To extend the recognition of rights to non-incorporated bodies would require the recognition of a third type of personhood hitherto unknown to the law. However desirable this may be, it is not a realistic proposal for law reform. Corporate Personality And Limited Liability Corporate personality refers to the fact that as far as the law is concerned a company personality really exists apart and different from its owners. As a result of this, a company can sue and be sued in its own name, hold its own property and crucially – be liable for its own debts.
It is this concept that enables limited liability for shareholders to occur as the debts belong to the legal entity of the company and not to the shareholders in that company. Corporate legal personality arose from the activities of organisations such as religious orders and local authorities which were granted rights by the government to hold property and sue and be sued in their own right and not to have to rely on the rights of the members behind the organisation. Over time the concept began to be applied to commercial ventures with a public interest element such as rail building ventures and colonial trading businesses.
However, modern company law only began in the mid-nineteenth century when a series of Companies Acts were passed which allowed ordinary individuals to form registered companies with limited liability. The way in which corporate personality and limited liability link together is best expressed by examining the key cases:- Salomon v Salomon ; Co. Mr Salomon carried on a business as a leather merchant. In 1892 he formed the company Salomon ; Co. Ltd. Mr Salomon, his wife and five of his children held one share each in the company.
The members of the family held the shares for Mr Salomon because the Companies Acts required at that time that there be seven shareholders. Mr Salomon was also the Managing Director of the company. The newly incorporated company purchased the soletrading leather business. The leather business was valued by MrSalomon at ? 39,000. This was not an attempt at a fair valuation; rather it represented Mr Salomon’s confidence in the continued success of the business. The price was paid in ? 0,000 worth of debentures (a debenture is a written acknowledgement of debt like a mortgage – see Chapter 7) giving a charge over all the company’s assets (this means the debt is secured over the company’s assets and Mr Salomon could, if he is not repaid his debt, take the company’s assets and sell them to get his money back), plus ? 20,000 in ? 1 shares and ? 9,000 cash. Mr Salomon also at this point paid off all the sole trading business creditors in full. Mr Salomon thus held 20,001 shares in the company, with his family holding the six remaining shares. He was also, because of the debenture, a secured creditor.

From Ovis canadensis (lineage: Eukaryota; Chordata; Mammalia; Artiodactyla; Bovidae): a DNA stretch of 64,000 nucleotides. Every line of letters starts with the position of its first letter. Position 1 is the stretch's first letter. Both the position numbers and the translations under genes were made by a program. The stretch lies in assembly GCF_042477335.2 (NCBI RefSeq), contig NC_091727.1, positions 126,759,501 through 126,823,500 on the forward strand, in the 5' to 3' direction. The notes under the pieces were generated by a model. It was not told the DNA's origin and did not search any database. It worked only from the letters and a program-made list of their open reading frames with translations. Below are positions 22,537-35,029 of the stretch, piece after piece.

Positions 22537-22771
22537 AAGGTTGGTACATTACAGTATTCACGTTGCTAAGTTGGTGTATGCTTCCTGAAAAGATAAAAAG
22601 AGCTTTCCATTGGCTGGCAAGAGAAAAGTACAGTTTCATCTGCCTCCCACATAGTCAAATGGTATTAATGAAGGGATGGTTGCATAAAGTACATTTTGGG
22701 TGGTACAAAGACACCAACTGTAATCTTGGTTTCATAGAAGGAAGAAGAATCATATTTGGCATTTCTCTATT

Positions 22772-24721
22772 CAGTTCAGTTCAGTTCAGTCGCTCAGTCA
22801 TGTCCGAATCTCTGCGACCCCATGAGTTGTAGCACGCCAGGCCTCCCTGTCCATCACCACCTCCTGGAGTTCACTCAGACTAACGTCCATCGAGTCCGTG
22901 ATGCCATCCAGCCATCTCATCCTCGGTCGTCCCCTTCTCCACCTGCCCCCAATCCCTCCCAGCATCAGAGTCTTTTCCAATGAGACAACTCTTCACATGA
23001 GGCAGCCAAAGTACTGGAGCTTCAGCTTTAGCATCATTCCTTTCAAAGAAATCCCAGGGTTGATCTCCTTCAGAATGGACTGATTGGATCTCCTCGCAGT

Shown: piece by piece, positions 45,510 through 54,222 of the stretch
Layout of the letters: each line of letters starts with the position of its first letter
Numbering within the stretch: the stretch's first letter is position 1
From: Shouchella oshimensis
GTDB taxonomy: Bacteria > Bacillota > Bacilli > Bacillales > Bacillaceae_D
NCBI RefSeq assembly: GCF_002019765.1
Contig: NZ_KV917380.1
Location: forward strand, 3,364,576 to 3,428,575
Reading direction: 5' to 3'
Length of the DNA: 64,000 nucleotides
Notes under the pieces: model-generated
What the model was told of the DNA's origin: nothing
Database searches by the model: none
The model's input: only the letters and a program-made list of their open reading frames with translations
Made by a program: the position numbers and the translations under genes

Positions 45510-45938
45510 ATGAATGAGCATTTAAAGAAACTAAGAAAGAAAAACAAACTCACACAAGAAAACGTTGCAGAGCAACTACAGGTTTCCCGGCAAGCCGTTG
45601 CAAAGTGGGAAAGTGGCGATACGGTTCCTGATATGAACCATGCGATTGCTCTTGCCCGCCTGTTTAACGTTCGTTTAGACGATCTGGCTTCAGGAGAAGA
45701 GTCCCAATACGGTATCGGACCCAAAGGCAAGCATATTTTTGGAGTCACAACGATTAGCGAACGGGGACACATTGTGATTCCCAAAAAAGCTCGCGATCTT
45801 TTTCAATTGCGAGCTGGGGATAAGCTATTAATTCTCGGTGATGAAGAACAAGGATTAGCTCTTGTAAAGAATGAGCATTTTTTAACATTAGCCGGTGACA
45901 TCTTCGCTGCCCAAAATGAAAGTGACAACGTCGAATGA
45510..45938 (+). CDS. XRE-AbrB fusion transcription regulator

However, things did not go well for the leather business and within a year Mr Salomon had to sell his debenture to save the business. This did not have the desired effect and the company was placed in insolvent liquidation (i. e. it had too little money to pay its debts) and a liquidator was appointed (a court appointed official who sells off the remaining assets and distributes the proceeds to those who are owed money by the company, see Chapter 16). The liquidator alleged that the company was but a sham and a mere ‘alias’ or agent for Mr Salomon and that Mr Salomon was therefore personally liable for the debts of the company.
The Court of Appeal agreed, finding that the shareholders had to be a bona fide association who intended to go into business and not just hold shares to comply with the Companies Acts. The House of Lords disagreed and found that- the fact that some of the shareholders are only holding shares as a technicality was irrelevant; the registration procedure could be used by an individual to carry on what was in effect aone-man business a company formed in compliance with the regulations of the Companies Acts is a separate person and not the agent or trustee of its controller.
As a result, the debts of the company were its own and not those of the members. The members’ liability was limited to the amount prescribed in the Companies Act – i. e. the amount they invested. The decision also confirmed that the use of debentures instead of shares can further protect investors. Macaura v Northern Assurance Co. Mr Macaura owned an estate and some timber. He agreed to sell all the timber on the estate in return for the entire issued share capital of Irish Canadian Saw Mills Ltd.
The timber, which amounted to almost the entire assets of the company, wasthen stored on the estate. On 6 February 1922 Mr Macaura insured the timber in his own name. Two weeks later a fire destroyed allthe timber on the estate. Mr Macaura tried to claim under theinsurance policy. The insurance company refused to pay outarguing that he had no insurable interest in the timber as the timber belonged to the company. Allegations of fraud were also made against Mr Macaura but never proven. Eventually in 1925 theissue arrived before the House of Lords who found that: